The Tube-Lipped Nectar Bat and the flower of the plant species Centropogon Nigricans, both of Ecuador, are very unique. Why? Because without this specific bat to pollinate this specific flower, the flower wouldn’t exist. As the bat drinks the flower’s nectar, the flower’s pollen dusts its head and face and is delivered to the next flower the bat visits.
And why is this particular bat so important to this long-fluted flower? Because this recently-discovered bat has a tongue that’s 150% the site of its body length! It keeps its tongue in its rib cage and then uses it to reach deep into the flower for its sweet nectar. From LiveScience:
[Nathan] Muchhala [of the University of Miami] suspects the bell-shaped flower and this nectar bat co-evolved, or influenced each other and evolved side-by-side. “This bat was just discovered [in 2005], and now we’ve observed a very unique relationship with a local flower,” Muchhala said.
To confirm, he plans to measure snout length of tube-lipped nectar bats in different areas. If the bats have shorter tongues in areas where the local flowers have diminutive tubes and longer tongues with lengthier flowers, the finding would support co-evolution.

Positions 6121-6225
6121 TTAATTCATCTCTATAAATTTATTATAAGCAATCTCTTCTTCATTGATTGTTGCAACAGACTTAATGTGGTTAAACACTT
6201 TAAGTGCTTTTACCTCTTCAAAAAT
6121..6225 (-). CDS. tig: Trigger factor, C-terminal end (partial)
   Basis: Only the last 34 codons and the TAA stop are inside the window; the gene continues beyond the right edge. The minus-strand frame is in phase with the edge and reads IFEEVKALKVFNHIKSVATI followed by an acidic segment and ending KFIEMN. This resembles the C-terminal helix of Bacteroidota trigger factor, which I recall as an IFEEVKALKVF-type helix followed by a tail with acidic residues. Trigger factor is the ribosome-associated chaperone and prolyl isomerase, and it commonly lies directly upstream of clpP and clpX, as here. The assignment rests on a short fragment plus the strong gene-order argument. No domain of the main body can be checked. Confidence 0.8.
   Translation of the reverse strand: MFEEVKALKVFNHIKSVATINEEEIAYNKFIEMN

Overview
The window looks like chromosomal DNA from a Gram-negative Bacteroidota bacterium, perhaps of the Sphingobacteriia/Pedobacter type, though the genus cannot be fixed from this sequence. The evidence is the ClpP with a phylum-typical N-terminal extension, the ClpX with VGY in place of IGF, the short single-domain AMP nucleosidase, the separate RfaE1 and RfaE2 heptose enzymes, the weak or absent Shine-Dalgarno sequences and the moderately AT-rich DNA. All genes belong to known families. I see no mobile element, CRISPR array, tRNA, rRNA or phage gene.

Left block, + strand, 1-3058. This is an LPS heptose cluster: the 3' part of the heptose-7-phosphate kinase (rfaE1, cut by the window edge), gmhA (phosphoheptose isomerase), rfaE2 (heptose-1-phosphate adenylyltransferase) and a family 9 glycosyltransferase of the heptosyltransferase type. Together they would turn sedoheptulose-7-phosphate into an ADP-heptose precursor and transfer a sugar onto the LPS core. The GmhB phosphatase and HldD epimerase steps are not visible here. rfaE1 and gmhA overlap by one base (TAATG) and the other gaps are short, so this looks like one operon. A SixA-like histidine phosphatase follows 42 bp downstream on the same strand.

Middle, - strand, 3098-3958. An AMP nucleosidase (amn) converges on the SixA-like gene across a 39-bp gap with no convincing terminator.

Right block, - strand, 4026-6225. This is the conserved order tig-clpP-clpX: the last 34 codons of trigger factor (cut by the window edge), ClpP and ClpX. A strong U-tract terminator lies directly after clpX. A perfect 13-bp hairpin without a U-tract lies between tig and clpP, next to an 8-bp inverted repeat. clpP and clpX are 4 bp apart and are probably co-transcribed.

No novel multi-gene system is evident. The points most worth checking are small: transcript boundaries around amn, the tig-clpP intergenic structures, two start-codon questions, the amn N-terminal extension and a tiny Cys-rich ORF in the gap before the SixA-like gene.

One more note on the video: the National Geographic Untamed Americas team cut a small hole in the flower and stuck a high speed camera in it to capture the bat’s tongue on video. It’s incredible first-time footage of a bat that no one knew existed just a few years ago.
Night Time Lapse of Comet Lovejoy (C/2011 W3) rising above the Andes near Santiago de Chile, 23rd December 2011, just before sunrise. Set of 4 sequences taken with different lenses “zooming in” the scene.
Comet Lovejoy was just discovered in late November 2011 by amateur astronomer Terry Lovejoy “using a camera on his wide-field 8-inch Schmidt-Cassegrain telescope from his home in Brisbane, Australia.” There’s really great additional background about both Lovejoys (the rare comet and the man — who had discovered two other comets before this one) at Astro Bob.